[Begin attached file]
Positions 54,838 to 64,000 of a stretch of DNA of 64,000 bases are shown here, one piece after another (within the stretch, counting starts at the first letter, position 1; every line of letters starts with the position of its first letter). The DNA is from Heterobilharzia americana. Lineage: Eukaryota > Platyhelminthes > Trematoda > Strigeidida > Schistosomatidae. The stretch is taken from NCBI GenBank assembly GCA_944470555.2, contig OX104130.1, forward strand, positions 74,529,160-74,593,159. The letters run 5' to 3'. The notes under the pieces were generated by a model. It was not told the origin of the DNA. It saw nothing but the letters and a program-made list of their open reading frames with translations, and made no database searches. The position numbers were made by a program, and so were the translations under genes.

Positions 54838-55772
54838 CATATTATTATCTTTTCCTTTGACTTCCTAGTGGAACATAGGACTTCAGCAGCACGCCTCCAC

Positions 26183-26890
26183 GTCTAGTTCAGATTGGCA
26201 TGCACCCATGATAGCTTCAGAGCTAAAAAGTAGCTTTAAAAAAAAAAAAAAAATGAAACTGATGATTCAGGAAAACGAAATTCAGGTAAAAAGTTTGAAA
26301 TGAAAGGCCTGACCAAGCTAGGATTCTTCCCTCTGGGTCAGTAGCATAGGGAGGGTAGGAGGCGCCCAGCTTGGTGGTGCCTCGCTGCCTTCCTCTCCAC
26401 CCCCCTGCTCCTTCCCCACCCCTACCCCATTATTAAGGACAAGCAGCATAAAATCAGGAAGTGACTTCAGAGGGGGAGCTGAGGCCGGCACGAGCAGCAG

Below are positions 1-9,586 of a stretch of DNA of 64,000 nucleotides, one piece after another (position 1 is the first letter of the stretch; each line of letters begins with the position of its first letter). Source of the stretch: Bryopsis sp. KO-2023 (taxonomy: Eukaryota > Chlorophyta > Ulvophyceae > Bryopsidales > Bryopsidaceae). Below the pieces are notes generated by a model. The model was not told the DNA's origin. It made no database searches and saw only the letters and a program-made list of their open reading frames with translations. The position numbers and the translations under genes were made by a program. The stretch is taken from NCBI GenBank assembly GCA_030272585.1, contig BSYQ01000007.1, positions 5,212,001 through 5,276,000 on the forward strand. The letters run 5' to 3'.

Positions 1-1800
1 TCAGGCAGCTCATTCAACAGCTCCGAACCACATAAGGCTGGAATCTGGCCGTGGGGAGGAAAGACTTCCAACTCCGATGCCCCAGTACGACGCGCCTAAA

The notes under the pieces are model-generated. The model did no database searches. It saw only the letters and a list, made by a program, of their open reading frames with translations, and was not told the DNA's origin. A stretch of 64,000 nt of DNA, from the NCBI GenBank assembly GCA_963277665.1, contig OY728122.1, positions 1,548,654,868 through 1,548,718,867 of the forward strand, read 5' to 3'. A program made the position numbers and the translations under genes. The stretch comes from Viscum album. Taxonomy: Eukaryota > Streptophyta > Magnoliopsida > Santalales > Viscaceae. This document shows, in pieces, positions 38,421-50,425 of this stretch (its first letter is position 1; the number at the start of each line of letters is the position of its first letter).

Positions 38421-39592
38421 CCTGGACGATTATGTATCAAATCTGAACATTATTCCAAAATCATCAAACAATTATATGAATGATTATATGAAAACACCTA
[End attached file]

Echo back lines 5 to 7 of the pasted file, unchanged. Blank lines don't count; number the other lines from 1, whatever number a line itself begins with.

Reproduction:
26183 GTCTAGTTCAGATTGGCA
26201 TGCACCCATGATAGCTTCAGAGCTAAAAAGTAGCTTTAAAAAAAAAAAAAAAATGAAACTGATGATTCAGGAAAACGAAATTCAGGTAAAAAGTTTGAAA
26301 TGAAAGGCCTGACCAAGCTAGGATTCTTCCCTCTGGGTCAGTAGCATAGGGAGGGTAGGAGGCGCCCAGCTTGGTGGTGCCTCGCTGCCTTCCTCTCCAC